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Temple of Hadrian (Rome)

Temple of Hadrian (Rome)

 

 

 

 

 

Description of the Temple of Hadrian

La Borsa, Piazza di Pietra
Bus: 117, 119, 492

 

The Temple of Hadrian is an ancient Roman building, built on the orders of the Roman Emperor Hadrian at the beginning of the 2nd century AD. This temple honors Emperor Hadrian as a god and was dedicated to his son and successor Antoninus Pius in 145 AD. The remains of the temple are visible on the south side of Piazza di Pietra, built into the building of the 17th century. It was originally papal customs, completed by Carlo Fontana and his son in the 1690s. Today the building houses the Roman Stock Exchange (La Borsa). Eleven 49-foot-tall marble Corinthian columns based on Peperinsky stone, a volcanic rock mined from the Alban hills south of Rome. Columns of the temple of Adrian decorated the northern flank of the temple, surrounding its inner shrine, cella.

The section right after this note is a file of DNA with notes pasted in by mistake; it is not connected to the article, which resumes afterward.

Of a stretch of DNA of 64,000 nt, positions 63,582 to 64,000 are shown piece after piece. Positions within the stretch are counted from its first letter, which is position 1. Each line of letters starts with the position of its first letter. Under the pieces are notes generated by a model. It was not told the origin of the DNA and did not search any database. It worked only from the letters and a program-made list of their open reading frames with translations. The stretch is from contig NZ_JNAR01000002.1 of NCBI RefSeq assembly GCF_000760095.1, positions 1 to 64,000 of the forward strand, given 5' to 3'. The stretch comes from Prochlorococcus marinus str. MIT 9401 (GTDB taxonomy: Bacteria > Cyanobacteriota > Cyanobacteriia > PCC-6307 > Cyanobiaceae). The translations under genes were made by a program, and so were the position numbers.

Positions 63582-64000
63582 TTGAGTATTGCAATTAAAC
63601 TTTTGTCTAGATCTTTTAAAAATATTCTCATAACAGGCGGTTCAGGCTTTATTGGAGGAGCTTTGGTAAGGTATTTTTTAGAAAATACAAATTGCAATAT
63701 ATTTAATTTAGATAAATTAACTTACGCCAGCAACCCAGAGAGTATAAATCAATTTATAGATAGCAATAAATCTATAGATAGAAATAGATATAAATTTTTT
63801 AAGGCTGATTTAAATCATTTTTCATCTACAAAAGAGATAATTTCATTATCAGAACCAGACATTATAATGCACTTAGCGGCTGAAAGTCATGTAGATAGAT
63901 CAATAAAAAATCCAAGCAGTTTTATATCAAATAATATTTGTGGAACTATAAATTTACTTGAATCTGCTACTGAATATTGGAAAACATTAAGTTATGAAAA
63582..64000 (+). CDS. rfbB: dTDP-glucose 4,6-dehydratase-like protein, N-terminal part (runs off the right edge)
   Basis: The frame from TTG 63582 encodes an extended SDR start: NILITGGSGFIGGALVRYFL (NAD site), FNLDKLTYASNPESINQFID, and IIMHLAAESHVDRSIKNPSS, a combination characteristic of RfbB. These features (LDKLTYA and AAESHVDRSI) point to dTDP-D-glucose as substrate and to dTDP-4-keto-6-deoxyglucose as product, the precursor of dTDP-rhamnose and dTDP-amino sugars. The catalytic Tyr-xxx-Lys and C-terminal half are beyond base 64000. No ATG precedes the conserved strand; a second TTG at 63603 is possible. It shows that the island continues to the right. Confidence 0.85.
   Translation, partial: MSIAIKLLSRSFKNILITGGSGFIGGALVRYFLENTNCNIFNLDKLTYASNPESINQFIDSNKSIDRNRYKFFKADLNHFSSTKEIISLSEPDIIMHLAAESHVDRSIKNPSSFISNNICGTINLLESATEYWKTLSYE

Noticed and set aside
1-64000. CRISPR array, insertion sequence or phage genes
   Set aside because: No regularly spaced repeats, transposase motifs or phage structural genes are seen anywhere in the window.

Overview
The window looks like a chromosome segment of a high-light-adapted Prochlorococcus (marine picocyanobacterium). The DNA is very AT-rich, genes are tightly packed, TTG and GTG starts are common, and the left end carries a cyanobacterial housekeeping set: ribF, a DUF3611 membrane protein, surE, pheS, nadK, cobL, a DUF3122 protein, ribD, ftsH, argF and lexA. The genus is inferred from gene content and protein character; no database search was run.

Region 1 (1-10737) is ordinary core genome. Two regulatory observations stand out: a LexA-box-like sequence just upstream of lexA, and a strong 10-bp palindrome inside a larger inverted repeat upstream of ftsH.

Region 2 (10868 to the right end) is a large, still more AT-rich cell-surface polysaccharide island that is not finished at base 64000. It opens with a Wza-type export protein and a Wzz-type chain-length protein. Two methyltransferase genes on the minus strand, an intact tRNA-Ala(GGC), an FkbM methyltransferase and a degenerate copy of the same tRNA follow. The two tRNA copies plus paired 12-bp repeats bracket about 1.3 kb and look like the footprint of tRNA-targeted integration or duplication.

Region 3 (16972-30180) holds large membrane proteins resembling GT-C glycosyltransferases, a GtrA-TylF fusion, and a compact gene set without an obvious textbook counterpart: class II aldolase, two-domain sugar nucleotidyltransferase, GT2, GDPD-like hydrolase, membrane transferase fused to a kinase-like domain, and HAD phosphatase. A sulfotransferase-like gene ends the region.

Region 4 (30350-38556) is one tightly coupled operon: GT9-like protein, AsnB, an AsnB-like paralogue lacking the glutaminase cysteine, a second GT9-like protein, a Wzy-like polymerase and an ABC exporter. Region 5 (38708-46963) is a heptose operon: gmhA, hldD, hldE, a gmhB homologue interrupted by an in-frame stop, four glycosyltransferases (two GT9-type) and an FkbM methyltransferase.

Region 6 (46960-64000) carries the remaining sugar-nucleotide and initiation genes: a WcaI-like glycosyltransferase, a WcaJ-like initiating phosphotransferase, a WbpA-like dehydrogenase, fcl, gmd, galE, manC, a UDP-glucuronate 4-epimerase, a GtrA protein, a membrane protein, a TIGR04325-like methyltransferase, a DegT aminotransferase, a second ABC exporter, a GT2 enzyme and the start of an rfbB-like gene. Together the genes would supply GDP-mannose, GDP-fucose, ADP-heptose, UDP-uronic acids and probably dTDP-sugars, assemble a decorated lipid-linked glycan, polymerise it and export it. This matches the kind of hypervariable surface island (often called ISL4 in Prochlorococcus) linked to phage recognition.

A number of reliefs of the Temple of Hadrian, representing the conquered Roman provinces, are now in the courtyard of the Palazzo dei Conservatory. They reflect mainly the peaceful foreign policy of the reign of Emperor Hadrian. Theatrical situation, and the playful forms of its windows, balconies and balusters mark the area as one of the very interesting groups of buildings. Along with the Palazzo Doria Pamphilus (1731), the facade of La Maddalena (1735) and the aristocratic Spanish Staircase (1723), it refers to the moment when the luxurious Roman Rococo defeated conservative classicism.

 

 

 

 

 

 

 

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